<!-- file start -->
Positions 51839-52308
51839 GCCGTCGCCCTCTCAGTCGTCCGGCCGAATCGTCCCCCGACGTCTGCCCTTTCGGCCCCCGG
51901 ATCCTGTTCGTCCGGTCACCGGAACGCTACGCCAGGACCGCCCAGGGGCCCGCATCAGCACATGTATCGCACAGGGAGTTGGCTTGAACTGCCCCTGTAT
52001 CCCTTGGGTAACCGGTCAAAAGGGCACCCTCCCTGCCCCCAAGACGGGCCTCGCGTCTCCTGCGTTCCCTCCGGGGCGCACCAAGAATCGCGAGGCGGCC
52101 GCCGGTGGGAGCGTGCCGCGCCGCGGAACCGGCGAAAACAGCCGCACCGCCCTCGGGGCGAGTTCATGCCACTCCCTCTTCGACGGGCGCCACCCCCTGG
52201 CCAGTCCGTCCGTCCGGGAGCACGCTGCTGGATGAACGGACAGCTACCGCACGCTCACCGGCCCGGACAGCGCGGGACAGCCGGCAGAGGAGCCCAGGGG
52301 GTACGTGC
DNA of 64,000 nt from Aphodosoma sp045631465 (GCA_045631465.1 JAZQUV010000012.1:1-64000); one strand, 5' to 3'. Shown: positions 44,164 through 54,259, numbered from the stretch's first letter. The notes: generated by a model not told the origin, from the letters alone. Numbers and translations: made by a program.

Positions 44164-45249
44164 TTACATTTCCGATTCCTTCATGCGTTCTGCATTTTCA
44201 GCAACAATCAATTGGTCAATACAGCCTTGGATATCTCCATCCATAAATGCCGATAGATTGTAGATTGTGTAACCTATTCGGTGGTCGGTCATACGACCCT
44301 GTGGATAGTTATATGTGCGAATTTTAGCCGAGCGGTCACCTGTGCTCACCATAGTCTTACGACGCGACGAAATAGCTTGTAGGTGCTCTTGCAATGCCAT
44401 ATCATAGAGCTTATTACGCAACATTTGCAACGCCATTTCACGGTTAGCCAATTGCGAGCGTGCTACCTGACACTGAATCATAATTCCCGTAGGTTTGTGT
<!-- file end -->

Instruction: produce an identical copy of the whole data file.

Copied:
Positions 51839-52308
51839 GCCGTCGCCCTCTCAGTCGTCCGGCCGAATCGTCCCCCGACGTCTGCCCTTTCGGCCCCCGG
51901 ATCCTGTTCGTCCGGTCACCGGAACGCTACGCCAGGACCGCCCAGGGGCCCGCATCAGCACATGTATCGCACAGGGAGTTGGCTTGAACTGCCCCTGTAT
52001 CCCTTGGGTAACCGGTCAAAAGGGCACCCTCCCTGCCCCCAAGACGGGCCTCGCGTCTCCTGCGTTCCCTCCGGGGCGCACCAAGAATCGCGAGGCGGCC
52101 GCCGGTGGGAGCGTGCCGCGCCGCGGAACCGGCGAAAACAGCCGCACCGCCCTCGGGGCGAGTTCATGCCACTCCCTCTTCGACGGGCGCCACCCCCTGG
52201 CCAGTCCGTCCGTCCGGGAGCACGCTGCTGGATGAACGGACAGCTACCGCACGCTCACCGGCCCGGACAGCGCGGGACAGCCGGCAGAGGAGCCCAGGGG
52301 GTACGTGC
DNA of 64,000 nt from Aphodosoma sp045631465 (GCA_045631465.1 JAZQUV010000012.1:1-64000); one strand, 5' to 3'. Shown: positions 44,164 through 54,259, numbered from the stretch's first letter. The notes: generated by a model not told the origin, from the letters alone. Numbers and translations: made by a program.

Positions 44164-45249
44164 TTACATTTCCGATTCCTTCATGCGTTCTGCATTTTCA
44201 GCAACAATCAATTGGTCAATACAGCCTTGGATATCTCCATCCATAAATGCCGATAGATTGTAGATTGTGTAACCTATTCGGTGGTCGGTCATACGACCCT
44301 GTGGATAGTTATATGTGCGAATTTTAGCCGAGCGGTCACCTGTGCTCACCATAGTCTTACGACGCGACGAAATAGCTTGTAGGTGCTCTTGCAATGCCAT
44401 ATCATAGAGCTTATTACGCAACATTTGCAACGCCATTTCACGGTTAGCCAATTGCGAGCGTGCTACCTGACACTGAATCATAATTCCCGTAGGTTTGTGT